Archives For Shame

Oh no! Shame got saddled with the awful NC-17 rating! The film will now never be seen by a living soul! All memory of its existence will be wiped from history! Or maybe, just maybe, Fox Searchlight will charge the brigades and lead the offensive against the unjust stigma the NC-17 rating carries. That stigma which has ruined chances of so many brilliant films. Woe is Hollywood, the sad institution hampered by the creativity-destroying NC-17. Such a terrible world we live in when the NC-17 is stigmatized.


Fuck all that shit.

People, please, let’s be honest about this. There is no “NC-17 stigma.” It doesn’t exist and it never has. Yes, the X rating gained a stigma, due entirely to the re-appropriation of the letter X by the porn industry. The stigmatized a whole LETTER! “NC-17” is a weird combination of symbols that most people haven’t even heard of let alone understand. Sure, film fans know what it means, but nobody else does. R is the highest rating anybody knows or cares about. It’s as simple as that. There have been so few NC-17 movies widely released that it’s fucking a non-entity. Click to read more


TIFF’11: The Great Wrap-Up!

September 23, 2011 — 4 Comments

Well, after about a week’s distance, I think it’s time to take stock of this year’s Toronto International Film Festival. There were highs and lows; there was a lack of sleep; there were friends and beers; there was plenty of malnutrition; there was a ton of waiting in line-ups.

All in all TIFF’11 was the best TIFF year for me so far. The primary reason for this was not the films, though there were a few good ones, it was the friends. Prior to the festival, Courtney Small, from Big Thoughts From a Small Mind, invited me to a monthly Toronto film bloggers meet-up. Through that meet-up, and another during the festival, I got to enjoy drinks with a ton of really awesome film bloggers. The result was that, other than a couple of screenings, I did not see any movies by myself. Many of the people I met were actually at several of my screenings. Here’s a list of some of the people I got to hang out with:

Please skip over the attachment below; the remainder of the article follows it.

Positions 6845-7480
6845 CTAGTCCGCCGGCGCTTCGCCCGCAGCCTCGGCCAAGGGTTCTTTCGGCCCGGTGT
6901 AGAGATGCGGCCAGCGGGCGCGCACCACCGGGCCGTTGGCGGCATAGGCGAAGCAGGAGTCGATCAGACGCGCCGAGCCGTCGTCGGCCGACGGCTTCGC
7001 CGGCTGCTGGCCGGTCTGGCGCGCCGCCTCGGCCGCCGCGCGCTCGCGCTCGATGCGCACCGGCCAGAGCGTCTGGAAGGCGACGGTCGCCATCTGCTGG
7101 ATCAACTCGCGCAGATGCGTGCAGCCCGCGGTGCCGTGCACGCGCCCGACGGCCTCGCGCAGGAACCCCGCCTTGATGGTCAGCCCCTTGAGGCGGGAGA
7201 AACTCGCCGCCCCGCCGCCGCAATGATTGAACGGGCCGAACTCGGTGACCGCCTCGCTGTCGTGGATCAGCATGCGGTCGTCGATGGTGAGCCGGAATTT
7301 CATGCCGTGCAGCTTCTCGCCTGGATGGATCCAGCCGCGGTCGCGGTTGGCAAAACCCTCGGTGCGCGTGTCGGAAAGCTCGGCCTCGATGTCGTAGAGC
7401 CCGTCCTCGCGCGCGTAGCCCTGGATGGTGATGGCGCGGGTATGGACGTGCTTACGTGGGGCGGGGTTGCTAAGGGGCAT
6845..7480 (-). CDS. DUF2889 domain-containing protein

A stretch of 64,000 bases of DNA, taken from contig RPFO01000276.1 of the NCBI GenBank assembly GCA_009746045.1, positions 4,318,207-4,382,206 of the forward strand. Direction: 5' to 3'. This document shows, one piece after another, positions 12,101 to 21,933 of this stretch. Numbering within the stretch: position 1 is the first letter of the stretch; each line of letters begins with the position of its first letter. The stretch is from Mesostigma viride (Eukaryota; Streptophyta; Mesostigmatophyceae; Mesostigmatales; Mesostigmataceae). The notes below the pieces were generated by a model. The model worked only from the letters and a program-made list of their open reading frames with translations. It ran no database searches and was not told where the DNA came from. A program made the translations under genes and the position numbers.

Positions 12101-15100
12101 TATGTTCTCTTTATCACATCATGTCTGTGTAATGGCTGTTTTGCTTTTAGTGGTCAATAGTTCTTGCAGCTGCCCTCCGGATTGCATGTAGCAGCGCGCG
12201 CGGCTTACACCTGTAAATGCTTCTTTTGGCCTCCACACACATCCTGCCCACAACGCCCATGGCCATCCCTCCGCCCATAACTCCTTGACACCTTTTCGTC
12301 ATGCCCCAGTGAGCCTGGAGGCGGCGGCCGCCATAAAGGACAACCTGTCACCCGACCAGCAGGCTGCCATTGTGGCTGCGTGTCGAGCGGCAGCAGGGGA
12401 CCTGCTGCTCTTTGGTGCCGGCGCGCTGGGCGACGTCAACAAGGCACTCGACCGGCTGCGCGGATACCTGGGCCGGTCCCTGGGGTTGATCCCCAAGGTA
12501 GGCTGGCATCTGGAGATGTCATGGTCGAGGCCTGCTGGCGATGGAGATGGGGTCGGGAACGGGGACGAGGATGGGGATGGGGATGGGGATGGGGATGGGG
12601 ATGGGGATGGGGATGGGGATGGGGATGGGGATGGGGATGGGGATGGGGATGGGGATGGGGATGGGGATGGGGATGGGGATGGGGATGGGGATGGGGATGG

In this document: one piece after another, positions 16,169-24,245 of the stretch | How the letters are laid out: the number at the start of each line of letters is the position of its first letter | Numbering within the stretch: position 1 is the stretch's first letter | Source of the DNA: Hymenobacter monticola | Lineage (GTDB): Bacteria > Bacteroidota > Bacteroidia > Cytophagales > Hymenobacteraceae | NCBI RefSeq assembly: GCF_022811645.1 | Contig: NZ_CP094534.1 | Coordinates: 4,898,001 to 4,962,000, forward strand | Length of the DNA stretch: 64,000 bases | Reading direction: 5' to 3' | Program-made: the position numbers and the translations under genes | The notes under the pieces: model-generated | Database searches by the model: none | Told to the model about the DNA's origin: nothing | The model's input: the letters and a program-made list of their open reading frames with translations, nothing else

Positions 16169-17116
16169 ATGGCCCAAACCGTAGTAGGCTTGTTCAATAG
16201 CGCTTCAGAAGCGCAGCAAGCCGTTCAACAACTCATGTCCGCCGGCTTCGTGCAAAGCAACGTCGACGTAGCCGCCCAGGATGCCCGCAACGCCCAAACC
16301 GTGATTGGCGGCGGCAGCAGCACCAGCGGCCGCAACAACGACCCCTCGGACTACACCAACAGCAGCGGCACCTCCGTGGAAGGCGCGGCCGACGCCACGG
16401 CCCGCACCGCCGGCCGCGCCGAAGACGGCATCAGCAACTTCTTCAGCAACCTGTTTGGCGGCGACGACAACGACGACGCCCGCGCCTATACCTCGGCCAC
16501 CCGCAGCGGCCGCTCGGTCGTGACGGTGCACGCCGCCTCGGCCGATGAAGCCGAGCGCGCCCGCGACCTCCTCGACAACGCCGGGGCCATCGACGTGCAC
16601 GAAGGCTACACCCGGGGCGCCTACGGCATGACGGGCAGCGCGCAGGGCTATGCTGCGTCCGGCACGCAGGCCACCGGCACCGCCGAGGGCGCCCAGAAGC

Ryan McNeil, from The Matinee (@matinee_ca)

Bob Turnbull, from Eternal Sunshine of the Logical Mind (@TheLogicalMind)

Shannon the Movie Moxie (@MovieMoxie)

Sasha James, from Final Girl Project (@FinalGirlProj)

Matt Brown (@tederick) and Matthew Price (@mattmovies), from the wonderful Mamo Podcast

Julian Carrington, from a Healthy Disdain (@aHealthyDisdain)

James McNally, from Toronto Screenshots (@toscreenshots)

Leora Heilbronn (@leoraheilbronn)

Shane McNeil (@come_back_shane)

Andrew Parker, from Criticize This! (@AndrewJParker)

Titania Plant, from Classic Flick Chick (@classicflikchik)

Danielle D’Ornellas, from blogTO (@ellstar)

That’s quite a list of people. I might have missed a few names—I probably did—so if you feel slighted, just leave a comment and I’ll add you. And to all of you, I say thank you. Sincerely, I mean it. Thanks for making this my first real social TIFF experience. It was a lot of fun, and I cannot wait to do it again next year, along with all the monthly meet-ups in between.

As for the festival itself, the movies are the movies. Some were great, some were terrible. C’est la vie.